Flow maps are vector maps used to make textures "flow" by pushing UVs around in a periodic manner. ARK uses this to make rivers flow in arbitrary directions around the island. More technical explanations can be found elsewhere, eg.
- https://developer.valvesoftware.com/wiki/Water_%28shader%29 )
A simple explanation: a flow map is a 2-channel texture (R,G). A value of (.5,.5) indicates no flow. Values above .5 cause flow in the positive axis direction, values below .5 in the negative axis direction.
Authoring Flow Maps
Since flow maps are mathematical in nature, they shouldn't be hand-authored. The best way to create a flow map is through a visual effects package like Houdini or Maya by running a fluid sim in a scene representing your environment and exporting a top-down view of the velocity field at the surface.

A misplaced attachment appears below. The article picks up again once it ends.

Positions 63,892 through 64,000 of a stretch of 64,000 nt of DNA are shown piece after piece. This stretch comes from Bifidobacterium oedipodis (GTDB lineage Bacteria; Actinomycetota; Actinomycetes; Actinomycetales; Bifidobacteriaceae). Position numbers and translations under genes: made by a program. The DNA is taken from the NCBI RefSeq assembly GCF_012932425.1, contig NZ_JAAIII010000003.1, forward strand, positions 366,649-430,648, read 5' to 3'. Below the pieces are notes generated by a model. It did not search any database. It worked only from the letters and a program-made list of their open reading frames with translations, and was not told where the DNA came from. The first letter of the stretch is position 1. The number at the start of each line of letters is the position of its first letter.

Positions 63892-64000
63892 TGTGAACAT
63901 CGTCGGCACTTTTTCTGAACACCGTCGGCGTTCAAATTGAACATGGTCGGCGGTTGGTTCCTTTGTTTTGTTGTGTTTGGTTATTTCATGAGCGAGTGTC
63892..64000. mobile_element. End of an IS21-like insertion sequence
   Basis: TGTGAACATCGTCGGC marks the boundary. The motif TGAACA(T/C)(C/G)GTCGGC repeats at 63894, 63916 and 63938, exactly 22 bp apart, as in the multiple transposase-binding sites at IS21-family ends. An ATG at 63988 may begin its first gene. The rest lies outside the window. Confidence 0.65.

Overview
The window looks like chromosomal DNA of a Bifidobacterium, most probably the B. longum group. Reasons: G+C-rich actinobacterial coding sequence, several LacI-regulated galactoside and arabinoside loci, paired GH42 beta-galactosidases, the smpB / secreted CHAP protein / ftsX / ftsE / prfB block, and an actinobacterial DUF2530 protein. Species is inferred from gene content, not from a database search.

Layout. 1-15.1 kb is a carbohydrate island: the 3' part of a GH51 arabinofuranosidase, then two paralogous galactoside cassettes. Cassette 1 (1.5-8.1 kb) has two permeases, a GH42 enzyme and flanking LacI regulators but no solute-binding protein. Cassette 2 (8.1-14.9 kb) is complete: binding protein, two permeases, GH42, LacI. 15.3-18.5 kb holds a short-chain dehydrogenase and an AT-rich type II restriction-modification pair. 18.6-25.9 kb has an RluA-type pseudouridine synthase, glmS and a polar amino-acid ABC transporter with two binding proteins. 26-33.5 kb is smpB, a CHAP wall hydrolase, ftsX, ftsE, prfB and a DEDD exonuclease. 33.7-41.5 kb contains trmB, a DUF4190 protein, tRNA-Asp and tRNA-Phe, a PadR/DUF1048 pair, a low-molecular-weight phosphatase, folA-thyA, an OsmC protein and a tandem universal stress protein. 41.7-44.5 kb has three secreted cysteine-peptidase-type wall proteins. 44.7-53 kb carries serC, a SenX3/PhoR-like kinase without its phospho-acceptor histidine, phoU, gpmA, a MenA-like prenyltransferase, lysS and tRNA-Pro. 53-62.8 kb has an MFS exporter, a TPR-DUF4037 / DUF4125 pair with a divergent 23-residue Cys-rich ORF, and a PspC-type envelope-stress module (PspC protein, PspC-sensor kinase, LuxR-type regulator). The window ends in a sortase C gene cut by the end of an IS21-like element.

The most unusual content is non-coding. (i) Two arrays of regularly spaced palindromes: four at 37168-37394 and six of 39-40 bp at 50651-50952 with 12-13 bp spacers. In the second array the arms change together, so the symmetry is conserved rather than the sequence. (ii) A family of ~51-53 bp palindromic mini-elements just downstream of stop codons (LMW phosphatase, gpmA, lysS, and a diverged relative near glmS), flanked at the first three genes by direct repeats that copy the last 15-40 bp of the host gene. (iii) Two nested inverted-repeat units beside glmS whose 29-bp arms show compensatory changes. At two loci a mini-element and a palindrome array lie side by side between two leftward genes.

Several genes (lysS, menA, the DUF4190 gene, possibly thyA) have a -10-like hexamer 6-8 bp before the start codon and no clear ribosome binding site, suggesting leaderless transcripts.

However, this is pretty complicated! Instead, you can paint flowmaps using this free tool: http://www.polycount.com/forum/showthread.php?t=105399
It's fairly intuitive to use (brush/mouse strokes cause flow in the direction of the stroke, the faster the stroke the stronger the flow). However, the resolution you can paint is pretty limited, so you'll need to paint the island flow map in pieces and stitch them together. Painting the island in 1/4th segments gives reasonable results, you can paint smaller segments where the flow map needs to be more detailed (sharp bends, etc.). A final flow map size of 2048x2048 should be good enough.
It's necessary to reference the Terrain Heightmap when authoring flow maps for the island. You can also use the heightmap to mask out shorelines, reduce flow at beaches, etc.
Using Flow Maps in Unreal
Flow maps should not be gamma-corrected (uncheck sRGB under texture properties) and use the "TC Vector Displacementmap" compression setting. Their UVs should be set up in the same way heightmap UVs are (see the Terrain Heightmap page)